EXCLUSIVE: Trump on reparations: 'I don't see it happening'

President TrumpDonald John TrumpPompeo changes staff for Russia meeting after concerns raised about top negotiator's ties: report House unravels with rise of 'Les Enfants Terrible' Ben Carson: Trump is not a racist and his comments were not racist MORE on Monday said he doesn't believe the federal government will pursue reparations for descendants of slaves, an idea that has gained traction among some Democrats.

"I don’t see it happening," Trump said in an exclusive interview with The Hill.

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The House Judiciary Committee held the first hearing on the issue in a decade earlier this month, and a handful of Democratic presidential candidates seeking to challenge Trump in 2020 have broached the idea.

"I think it’s a very unusual thing," Trump said of the possibility of reparations. "You have a lot of — it’s been a very interesting debate. I don’t see it happening, no."

The House Judiciary Subcommittee on the Constitution, Civil Rights and Civil Liberties held the hearing "to examine, through open and constructive discourse, the legacy of the Trans-Atlantic Slave Trade, its continuing impact on the community and the path to restorative justice."

Senate Majority Leader Mitch McConnellAddison (Mitch) Mitchell McConnellThe Hill's Morning Report - A raucous debate on race ends with Trump admonishment White House, Congress inch toward debt, budget deal Republicans scramble to contain Trump fallout MORE (R-Ky.) threw cold water on the idea of reparations earlier this month.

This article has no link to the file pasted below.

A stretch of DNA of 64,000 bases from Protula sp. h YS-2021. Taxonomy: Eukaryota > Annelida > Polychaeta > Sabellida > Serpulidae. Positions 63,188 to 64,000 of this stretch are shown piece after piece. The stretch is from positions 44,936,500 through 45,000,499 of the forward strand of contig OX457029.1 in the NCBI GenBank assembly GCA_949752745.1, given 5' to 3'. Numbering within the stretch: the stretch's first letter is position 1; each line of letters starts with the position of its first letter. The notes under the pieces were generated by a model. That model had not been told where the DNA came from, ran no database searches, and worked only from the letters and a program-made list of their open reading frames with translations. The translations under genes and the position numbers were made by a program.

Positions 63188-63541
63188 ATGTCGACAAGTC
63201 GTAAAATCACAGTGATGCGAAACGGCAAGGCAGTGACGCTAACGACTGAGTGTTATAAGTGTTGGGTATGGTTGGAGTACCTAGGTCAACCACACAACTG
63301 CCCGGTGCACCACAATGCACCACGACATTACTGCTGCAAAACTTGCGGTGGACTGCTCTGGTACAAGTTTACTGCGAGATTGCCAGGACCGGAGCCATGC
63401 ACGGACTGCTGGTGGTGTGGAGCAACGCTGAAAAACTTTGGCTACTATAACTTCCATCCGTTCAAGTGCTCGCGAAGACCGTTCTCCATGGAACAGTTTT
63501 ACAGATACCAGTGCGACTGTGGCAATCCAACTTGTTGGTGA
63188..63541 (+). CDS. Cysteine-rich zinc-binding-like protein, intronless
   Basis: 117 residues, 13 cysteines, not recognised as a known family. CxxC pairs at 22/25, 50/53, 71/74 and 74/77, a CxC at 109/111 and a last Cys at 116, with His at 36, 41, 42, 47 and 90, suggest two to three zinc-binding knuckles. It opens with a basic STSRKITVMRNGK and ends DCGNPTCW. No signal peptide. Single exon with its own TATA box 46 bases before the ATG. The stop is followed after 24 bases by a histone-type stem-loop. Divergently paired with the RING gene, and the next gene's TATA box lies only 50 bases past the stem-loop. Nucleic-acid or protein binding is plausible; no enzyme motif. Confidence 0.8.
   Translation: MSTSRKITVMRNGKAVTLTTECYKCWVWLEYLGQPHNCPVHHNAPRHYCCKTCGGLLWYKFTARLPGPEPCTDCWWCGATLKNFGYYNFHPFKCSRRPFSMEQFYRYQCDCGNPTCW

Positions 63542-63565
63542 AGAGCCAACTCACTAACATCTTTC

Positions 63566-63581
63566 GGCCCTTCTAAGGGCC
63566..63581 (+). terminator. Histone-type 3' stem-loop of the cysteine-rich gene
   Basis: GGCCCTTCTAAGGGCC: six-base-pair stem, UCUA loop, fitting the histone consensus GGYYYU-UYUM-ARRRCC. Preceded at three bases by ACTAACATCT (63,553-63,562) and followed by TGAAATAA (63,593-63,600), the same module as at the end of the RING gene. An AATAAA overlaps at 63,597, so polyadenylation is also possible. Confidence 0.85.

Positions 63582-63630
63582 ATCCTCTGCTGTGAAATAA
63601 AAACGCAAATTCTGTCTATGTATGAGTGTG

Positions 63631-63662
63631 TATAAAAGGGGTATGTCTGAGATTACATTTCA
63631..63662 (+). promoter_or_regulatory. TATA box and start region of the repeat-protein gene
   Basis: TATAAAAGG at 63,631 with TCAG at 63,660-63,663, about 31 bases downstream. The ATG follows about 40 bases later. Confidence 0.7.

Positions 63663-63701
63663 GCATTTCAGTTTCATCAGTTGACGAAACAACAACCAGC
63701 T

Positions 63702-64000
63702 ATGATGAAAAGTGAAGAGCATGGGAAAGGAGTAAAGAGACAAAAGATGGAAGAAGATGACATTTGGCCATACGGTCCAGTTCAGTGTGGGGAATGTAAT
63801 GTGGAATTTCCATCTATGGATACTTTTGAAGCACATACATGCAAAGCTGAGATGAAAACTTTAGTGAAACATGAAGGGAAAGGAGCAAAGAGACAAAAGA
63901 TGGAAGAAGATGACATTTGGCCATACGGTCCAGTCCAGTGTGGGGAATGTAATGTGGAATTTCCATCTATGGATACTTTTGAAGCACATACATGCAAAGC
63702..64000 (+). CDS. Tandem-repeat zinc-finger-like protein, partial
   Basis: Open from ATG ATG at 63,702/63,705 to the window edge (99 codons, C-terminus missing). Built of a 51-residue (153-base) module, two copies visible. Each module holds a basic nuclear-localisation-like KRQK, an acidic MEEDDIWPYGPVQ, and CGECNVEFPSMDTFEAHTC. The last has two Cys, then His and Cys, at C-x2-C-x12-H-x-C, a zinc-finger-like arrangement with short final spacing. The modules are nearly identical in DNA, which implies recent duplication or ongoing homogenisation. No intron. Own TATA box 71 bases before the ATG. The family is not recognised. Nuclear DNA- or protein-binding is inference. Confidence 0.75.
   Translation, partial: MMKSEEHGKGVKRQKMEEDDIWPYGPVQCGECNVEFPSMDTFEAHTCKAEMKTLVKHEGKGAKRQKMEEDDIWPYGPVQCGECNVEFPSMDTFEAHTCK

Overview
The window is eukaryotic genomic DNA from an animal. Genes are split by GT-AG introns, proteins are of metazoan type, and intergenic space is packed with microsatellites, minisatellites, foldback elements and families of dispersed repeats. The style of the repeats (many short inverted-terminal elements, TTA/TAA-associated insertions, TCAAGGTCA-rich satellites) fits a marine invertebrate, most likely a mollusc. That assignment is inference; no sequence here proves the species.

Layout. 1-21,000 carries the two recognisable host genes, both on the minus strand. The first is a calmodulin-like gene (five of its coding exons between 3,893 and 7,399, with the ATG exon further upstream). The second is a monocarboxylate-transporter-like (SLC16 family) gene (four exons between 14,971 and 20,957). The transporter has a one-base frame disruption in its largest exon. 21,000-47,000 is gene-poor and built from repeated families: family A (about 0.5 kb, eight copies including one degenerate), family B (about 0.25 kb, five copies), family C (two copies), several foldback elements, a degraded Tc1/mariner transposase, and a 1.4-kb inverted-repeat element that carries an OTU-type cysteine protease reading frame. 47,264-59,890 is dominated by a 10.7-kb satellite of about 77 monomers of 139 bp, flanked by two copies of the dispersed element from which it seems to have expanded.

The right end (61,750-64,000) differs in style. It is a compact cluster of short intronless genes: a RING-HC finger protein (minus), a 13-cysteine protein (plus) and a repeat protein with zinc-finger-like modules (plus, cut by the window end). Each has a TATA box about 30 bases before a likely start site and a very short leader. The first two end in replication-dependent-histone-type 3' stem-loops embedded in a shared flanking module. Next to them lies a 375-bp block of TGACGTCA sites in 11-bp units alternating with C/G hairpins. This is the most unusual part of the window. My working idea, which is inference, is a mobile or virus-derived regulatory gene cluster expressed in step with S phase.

"I don't think reparations for something that happened 150 years ago for whom none us currently living are responsible is a good idea," McConnell said. "We've tried to deal with our original sin of slavery by fighting a civil war, by passing landmark civil rights legislation. We elected an African American president." 

Rep. Sheila Jackson LeeSheila Jackson LeeSchumer throws support behind bill to study reparations Pelosi announces House resolution to condemn Trump's 'xenophobic tweets' O'Rourke says he and his wife are descended from slave owners MORE (D-Texas) reintroduced legislation this year initially crafted by former Rep. John ConyersJohn James ConyersEXCLUSIVE: Trump on reparations: 'I don't see it happening' McConnell: Reparations aren't 'a good idea' This week: Democrats move funding bills as caps deal remains elusive MORE Jr. (D-Mich.) that calls for a study on reparations.

In the 2020 Democratic primary, Sen. Kamala HarrisKamala Devi HarrisHarris tops Biden in California 2020 poll The Hill's Morning Report - A raucous debate on race ends with Trump admonishment Democrats fret over Trump cash machine MORE (D-Calif.), Sen. Bernie SandersBernie SandersSanders to call on 2020 Democrats to reject money from drug, health insurance industries The hidden connection between immigration and health care: Our long-term care crisis Harris tops Biden in California 2020 poll MORE (I-Vt.) and former Rep. Beto O'RourkeBeto O'RourkeThe Hill's 12:30 Report: Trump digs in ahead of House vote to condemn tweet Poll: Biden, Sanders and Warren lead 2020 Democrats in New Hampshire Poll: Biden leads 2020 Democrats by 13 points, followed by Sanders, Warren and Harris MORE (D-Texas) were among those who voiced support for a bill commissioning a study on reparations.

Brett Samuels contributed.